Musee de Lyon, Lyon 1955

Regular price £800.00 GBP
Tax included.

Printer: Mourlot (1 of 800 Editions)

Dimensions: 84 x 60 cm

Condition: Very good 

Available: In an oak frame £800 + P&P

Description: This terrific lithograph, using four colours, was produced to promote the opening of Leger’s exhibition of paintings at the Musée de Lyon in Paris in 1955.

Artist: Fernand Léger (1881-1955) was a French painter, sculptor, ceramicist and filmmaker. After initial rejection, he enrolled at the École des Beaux-Arts and the Académie Julian in Paris. His early inspiration came from Cézanne, and in 1909, he lived in Montparnasse and met artists including Chagall and Delaunay. He was also inspired by the early cubism of Picasso and Braque. By 1911, he was one of the first painters, along with Metzinger, Gleizes, Le Fauconnier and Delaunay to bring cubism to the public’s attention at an exhibition organised by the Salon des Indépendants. He developed his own form of cubism that his critics termed ‘Tubism’ because of its focus on cylindrical forms. Regarded as a forerunner of pop art, his work changed from cubist-derived abstraction which covered his ‘mechanical’ period inspired from active service at the front in the First World War; designing sets and costumes for ballet; filmmaking and series’ of routine human activities, to distinctive realist imagery. In the last years of his life, he illustrated books, painted murals, designed stained-glass windows, mosaics, ceramic sculptures and set and costume designs.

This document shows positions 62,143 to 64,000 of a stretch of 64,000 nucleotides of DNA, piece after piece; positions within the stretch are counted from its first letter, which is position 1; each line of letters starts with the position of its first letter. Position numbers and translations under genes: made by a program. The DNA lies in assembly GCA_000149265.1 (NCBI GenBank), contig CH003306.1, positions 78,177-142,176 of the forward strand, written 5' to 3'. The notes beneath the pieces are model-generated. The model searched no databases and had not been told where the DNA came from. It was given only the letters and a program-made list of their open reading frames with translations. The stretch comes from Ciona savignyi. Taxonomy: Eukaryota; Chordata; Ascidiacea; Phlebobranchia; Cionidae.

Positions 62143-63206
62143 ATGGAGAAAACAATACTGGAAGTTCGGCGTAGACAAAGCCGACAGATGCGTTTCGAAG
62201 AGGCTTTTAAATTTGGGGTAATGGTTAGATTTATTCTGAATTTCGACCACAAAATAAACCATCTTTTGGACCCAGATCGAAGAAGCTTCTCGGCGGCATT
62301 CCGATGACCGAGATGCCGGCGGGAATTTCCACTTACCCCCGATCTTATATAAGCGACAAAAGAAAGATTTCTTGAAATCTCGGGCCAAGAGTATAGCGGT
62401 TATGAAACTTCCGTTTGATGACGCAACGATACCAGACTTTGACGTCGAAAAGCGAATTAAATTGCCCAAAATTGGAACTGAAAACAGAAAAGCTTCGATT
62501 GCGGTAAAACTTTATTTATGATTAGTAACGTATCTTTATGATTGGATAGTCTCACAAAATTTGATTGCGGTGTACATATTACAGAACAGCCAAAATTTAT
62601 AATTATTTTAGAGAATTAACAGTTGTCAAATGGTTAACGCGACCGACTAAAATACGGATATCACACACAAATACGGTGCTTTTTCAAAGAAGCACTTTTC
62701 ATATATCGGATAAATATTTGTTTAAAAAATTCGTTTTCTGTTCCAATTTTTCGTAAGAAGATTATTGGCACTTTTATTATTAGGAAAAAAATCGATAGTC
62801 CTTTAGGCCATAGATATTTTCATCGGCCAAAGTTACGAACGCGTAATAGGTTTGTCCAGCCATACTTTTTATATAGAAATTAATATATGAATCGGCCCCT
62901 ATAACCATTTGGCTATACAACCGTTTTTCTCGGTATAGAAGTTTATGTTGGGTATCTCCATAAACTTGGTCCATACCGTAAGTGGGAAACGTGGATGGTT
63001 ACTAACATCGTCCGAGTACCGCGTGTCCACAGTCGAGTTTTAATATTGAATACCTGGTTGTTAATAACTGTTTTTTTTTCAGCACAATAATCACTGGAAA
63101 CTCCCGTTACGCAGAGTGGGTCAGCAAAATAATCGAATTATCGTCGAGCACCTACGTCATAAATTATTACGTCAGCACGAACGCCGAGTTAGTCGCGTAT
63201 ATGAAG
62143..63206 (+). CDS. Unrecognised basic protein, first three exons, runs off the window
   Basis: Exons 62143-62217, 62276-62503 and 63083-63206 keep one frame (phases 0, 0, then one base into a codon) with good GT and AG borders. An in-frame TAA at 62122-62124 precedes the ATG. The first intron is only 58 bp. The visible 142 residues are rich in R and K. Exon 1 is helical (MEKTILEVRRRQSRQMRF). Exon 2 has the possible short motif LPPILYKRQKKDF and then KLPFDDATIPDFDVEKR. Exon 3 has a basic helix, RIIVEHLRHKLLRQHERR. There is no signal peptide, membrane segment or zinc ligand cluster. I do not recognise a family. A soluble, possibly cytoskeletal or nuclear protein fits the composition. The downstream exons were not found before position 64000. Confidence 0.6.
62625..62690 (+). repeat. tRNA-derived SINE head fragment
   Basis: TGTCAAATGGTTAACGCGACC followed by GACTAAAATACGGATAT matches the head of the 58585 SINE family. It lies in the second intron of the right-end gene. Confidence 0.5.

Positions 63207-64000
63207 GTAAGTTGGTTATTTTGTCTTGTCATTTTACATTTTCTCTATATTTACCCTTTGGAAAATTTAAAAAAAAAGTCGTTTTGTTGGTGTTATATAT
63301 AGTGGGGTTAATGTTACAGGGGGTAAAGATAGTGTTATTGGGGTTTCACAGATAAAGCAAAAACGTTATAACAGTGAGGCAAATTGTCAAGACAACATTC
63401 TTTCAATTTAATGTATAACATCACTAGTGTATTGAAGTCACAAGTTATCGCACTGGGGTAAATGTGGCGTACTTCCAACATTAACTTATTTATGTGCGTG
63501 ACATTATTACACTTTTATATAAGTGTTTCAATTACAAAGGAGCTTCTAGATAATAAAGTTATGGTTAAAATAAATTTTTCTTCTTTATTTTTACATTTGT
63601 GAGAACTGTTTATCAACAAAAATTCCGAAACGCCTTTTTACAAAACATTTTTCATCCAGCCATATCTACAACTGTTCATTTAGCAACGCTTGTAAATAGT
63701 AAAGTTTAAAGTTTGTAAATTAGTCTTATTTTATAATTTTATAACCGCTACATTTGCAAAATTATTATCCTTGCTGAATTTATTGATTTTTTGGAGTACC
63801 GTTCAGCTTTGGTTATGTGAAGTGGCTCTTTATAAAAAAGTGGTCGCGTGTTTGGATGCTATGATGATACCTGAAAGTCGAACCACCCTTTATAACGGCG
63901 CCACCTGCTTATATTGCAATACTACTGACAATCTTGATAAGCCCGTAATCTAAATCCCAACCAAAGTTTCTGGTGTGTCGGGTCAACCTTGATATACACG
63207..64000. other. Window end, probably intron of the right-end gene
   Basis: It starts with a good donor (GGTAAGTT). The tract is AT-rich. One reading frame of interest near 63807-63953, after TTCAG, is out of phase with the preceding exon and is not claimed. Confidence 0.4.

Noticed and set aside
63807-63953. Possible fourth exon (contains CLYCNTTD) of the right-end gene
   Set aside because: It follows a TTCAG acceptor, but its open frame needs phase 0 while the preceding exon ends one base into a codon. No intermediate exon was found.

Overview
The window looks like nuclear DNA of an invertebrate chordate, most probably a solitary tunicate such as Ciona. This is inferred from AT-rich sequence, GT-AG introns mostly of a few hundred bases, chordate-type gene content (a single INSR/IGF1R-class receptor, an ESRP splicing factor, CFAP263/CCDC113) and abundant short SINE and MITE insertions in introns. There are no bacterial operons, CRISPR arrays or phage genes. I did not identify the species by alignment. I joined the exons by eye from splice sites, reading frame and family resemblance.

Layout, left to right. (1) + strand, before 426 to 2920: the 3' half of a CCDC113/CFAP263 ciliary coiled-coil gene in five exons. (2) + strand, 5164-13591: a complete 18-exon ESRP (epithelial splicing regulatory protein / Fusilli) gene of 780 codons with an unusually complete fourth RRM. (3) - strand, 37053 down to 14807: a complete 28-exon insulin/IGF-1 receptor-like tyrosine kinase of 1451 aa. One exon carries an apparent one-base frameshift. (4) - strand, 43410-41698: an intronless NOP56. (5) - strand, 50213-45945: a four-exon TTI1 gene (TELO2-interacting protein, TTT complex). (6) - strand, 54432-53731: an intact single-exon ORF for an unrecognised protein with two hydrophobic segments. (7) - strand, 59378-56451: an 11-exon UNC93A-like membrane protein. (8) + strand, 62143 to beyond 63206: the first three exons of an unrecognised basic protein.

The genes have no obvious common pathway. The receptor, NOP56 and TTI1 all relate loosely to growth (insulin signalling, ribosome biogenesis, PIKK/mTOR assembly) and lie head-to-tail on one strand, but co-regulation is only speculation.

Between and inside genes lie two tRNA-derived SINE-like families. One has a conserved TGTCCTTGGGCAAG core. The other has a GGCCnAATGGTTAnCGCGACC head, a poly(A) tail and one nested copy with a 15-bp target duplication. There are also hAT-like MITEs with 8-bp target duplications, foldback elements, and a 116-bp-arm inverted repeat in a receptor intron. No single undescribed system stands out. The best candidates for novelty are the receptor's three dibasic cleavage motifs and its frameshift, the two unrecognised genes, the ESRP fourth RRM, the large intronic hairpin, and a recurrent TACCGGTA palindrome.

Printer: Mourlot (1 of 800 Editions)

Dimensions: 84 x 60 cm

Condition: Very good 

Available: In an oak frame £800 + P&P

Description: This terrific lithograph, using four colours, was produced to promote the opening of Leger’s exhibition of paintings at the Musée de Lyon in Paris in 1955.

Artist: Fernand Léger (1881-1955) was a French painter, sculptor, ceramicist and filmmaker. After initial rejection, he enrolled at the École des Beaux-Arts and the Académie Julian in Paris. His early inspiration came from Cézanne, and in 1909, he lived in Montparnasse and met artists including Chagall and Delaunay. He was also inspired by the early cubism of Picasso and Braque. By 1911, he was one of the first painters, along with Metzinger, Gleizes, Le Fauconnier and Delaunay to bring cubism to the public’s attention at an exhibition organised by the Salon des Indépendants. He developed his own form of cubism that his critics termed ‘Tubism’ because of its focus on cylindrical forms. Regarded as a forerunner of pop art, his work changed from cubist-derived abstraction which covered his ‘mechanical’ period inspired from active service at the front in the First World War; designing sets and costumes for ballet; filmmaking and series’ of routine human activities, to distinctive realist imagery. In the last years of his life, he illustrated books, painted murals, designed stained-glass windows, mosaics, ceramic sculptures and set and costume designs.